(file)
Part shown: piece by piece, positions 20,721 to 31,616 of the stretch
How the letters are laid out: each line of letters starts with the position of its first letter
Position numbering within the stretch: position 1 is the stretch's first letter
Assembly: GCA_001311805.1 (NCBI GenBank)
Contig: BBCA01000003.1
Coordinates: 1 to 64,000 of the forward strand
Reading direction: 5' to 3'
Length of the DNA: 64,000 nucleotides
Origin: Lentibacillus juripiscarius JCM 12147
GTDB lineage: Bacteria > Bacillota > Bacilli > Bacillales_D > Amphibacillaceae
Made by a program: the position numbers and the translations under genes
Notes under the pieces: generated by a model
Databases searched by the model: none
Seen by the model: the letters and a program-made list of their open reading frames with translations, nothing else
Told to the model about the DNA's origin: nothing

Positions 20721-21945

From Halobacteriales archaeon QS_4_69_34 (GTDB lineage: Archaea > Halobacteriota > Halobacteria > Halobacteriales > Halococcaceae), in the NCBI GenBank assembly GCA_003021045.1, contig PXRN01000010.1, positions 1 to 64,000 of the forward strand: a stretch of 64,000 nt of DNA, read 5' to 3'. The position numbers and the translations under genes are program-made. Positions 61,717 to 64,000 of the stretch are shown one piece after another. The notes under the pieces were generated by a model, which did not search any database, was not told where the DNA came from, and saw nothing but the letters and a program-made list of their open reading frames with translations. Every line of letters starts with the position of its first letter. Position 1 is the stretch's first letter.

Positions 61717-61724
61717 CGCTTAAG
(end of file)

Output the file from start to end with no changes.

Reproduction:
Part shown: piece by piece, positions 20,721 to 31,616 of the stretch
How the letters are laid out: each line of letters starts with the position of its first letter
Position numbering within the stretch: position 1 is the stretch's first letter
Assembly: GCA_001311805.1 (NCBI GenBank)
Contig: BBCA01000003.1
Coordinates: 1 to 64,000 of the forward strand
Reading direction: 5' to 3'
Length of the DNA: 64,000 nucleotides
Origin: Lentibacillus juripiscarius JCM 12147
GTDB lineage: Bacteria > Bacillota > Bacilli > Bacillales_D > Amphibacillaceae
Made by a program: the position numbers and the translations under genes
Notes under the pieces: generated by a model
Databases searched by the model: none
Seen by the model: the letters and a program-made list of their open reading frames with translations, nothing else
Told to the model about the DNA's origin: nothing

Positions 20721-21945

From Halobacteriales archaeon QS_4_69_34 (GTDB lineage: Archaea > Halobacteriota > Halobacteria > Halobacteriales > Halococcaceae), in the NCBI GenBank assembly GCA_003021045.1, contig PXRN01000010.1, positions 1 to 64,000 of the forward strand: a stretch of 64,000 nt of DNA, read 5' to 3'. The position numbers and the translations under genes are program-made. Positions 61,717 to 64,000 of the stretch are shown one piece after another. The notes under the pieces were generated by a model, which did not search any database, was not told where the DNA came from, and saw nothing but the letters and a program-made list of their open reading frames with translations. Every line of letters starts with the position of its first letter. Position 1 is the stretch's first letter.

Positions 61717-61724
61717 CGCTTAAG